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In order to promote professional discourse, to sanction medical skills, and “to distinguish the true Physician from the ignorant Pretender . . . possibly suppressing the fatal and criminal practices of Quacks,” in 1799 the Medical Society of North Carolina was incorporated by the legislature. The group held a few productive meetings but appears to have disbanded by 1805.
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At a State Medical Convention held in Raleigh on April 16, 1849, the new Medical Society of North Carolina, a constituent of the American Medical Association, was organized. Dr. Edmund Strudwick of Hillsborough was selected to serve as the first president. There were four vice presidents as follows: Doctors Fabius J. Haywood and Charles E. Johnson of Raleigh, Dr. James E. Williamson of Caswell County, and Dr. William G. Thomas of Edgecombe County. Also both from Raleigh, Dr. William H. McKee was the secretary and Dr. William G. Hill, the treasurer. The objectives of this incarnation of the society were “the advancement of medical knowledge, the elevation of professional character and the promotion of all measures of a professional nature that are adapted to the relief of suffering humanity, and to improve the health and protect the lives of the community.” In keeping with the effort to advance the profession, only men with medical degrees from accredited schools were allowed to join.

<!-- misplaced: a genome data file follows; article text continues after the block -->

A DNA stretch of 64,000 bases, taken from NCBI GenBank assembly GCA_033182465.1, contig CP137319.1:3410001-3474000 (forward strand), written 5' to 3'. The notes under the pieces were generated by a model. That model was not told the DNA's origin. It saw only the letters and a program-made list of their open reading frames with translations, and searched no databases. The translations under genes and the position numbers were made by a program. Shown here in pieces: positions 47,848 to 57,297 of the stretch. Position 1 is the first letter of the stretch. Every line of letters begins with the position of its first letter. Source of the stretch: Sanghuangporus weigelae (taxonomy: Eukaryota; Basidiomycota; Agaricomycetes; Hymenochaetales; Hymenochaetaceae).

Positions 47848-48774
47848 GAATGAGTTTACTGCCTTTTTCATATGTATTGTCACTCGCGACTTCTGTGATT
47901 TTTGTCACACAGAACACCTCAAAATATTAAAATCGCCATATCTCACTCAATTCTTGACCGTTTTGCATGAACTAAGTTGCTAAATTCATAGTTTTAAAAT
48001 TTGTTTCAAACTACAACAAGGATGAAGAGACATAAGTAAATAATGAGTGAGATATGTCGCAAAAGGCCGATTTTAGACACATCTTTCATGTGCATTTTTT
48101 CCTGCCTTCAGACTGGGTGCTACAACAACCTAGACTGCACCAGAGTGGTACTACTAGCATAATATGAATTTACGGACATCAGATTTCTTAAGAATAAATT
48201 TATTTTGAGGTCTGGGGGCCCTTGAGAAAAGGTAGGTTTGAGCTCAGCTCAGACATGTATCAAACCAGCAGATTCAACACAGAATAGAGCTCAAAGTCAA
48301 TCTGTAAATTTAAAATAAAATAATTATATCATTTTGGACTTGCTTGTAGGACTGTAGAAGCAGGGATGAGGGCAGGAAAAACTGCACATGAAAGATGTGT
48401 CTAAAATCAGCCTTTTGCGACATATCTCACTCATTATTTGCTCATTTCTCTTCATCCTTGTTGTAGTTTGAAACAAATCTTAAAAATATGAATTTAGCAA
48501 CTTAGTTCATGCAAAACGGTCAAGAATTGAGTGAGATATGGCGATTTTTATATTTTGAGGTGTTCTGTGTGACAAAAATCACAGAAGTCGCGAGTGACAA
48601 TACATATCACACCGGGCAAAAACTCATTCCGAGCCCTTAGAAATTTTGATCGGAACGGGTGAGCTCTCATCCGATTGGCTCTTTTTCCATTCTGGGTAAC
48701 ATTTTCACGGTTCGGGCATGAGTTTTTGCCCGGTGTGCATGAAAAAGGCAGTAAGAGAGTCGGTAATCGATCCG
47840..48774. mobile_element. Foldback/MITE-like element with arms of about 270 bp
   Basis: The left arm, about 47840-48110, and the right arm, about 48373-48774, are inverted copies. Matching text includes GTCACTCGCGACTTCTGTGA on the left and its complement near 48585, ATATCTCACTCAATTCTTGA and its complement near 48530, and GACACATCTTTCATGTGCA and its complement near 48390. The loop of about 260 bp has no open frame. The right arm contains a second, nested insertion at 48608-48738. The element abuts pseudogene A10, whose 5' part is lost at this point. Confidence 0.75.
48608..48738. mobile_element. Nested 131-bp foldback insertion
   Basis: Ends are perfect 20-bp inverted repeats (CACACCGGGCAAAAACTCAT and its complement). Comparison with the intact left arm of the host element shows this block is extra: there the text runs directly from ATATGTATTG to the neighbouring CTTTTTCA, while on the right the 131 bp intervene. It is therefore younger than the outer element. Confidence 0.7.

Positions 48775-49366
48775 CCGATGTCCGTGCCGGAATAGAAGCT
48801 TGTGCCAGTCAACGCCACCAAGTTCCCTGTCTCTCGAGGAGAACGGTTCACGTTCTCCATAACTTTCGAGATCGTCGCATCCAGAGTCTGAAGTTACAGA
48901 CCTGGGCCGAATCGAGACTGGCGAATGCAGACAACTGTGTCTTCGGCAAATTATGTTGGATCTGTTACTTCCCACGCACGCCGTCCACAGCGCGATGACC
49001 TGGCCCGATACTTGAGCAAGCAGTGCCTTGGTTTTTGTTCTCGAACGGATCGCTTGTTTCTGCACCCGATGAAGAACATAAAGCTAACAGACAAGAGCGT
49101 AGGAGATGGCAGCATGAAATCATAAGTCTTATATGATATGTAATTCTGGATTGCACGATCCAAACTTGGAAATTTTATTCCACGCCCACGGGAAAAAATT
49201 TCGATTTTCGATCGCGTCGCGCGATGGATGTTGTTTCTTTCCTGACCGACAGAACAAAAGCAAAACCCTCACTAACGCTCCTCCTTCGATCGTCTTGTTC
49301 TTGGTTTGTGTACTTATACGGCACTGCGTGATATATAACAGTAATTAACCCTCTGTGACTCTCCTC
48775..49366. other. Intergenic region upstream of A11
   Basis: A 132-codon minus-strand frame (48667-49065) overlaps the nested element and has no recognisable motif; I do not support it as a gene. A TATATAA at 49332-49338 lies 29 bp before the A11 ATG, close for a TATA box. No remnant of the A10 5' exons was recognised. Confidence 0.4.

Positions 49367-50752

After years of discussions about the need for a regulatory body, the society in 1858 determined to petition the legislature to approve a Board of Medical Examiners. A bill creating the Board of Medical Examiners and placing the board under the jurisdiction of the Medical Society of North Carolina was adopted in 1859. The board languished in its inability to enforce its authority until 1885, when it became a misdemeanor to practice medicine without first being licensed by the board. Also in 1858 the society launched the Medical Journal of North Carolina. Disrupted by the Civil War, the journal ceased publication in 1861 and was not revived until 1940 as the North Carolina Medical Journal.
The first woman to be admitted into the Medical Society of North Carolina was Susan Dimock of Washington, who was given an honorary membership in 1872. The first woman licensed and given full membership was Dr. Annie Lowrie Alexander in 1885. African Americans were extended full memberships beginning in 1965. The organization, once again known as the North Carolina Medical Society, maintains its headquarters across from the Governor’s Mansion in Raleigh.
Dorothy Long, ed., Medicine in North Carolina (1972)
John Wesley Long, Early History of the North Carolina Medical Society (c. 1917)
Marshall Delancey Haywood, “The North Carolina Medical Society of 1799-1804,” North Carolina Booklet (January 1917)
North Carolina Medical Society website: http://www.ncmedsoc.org/index.html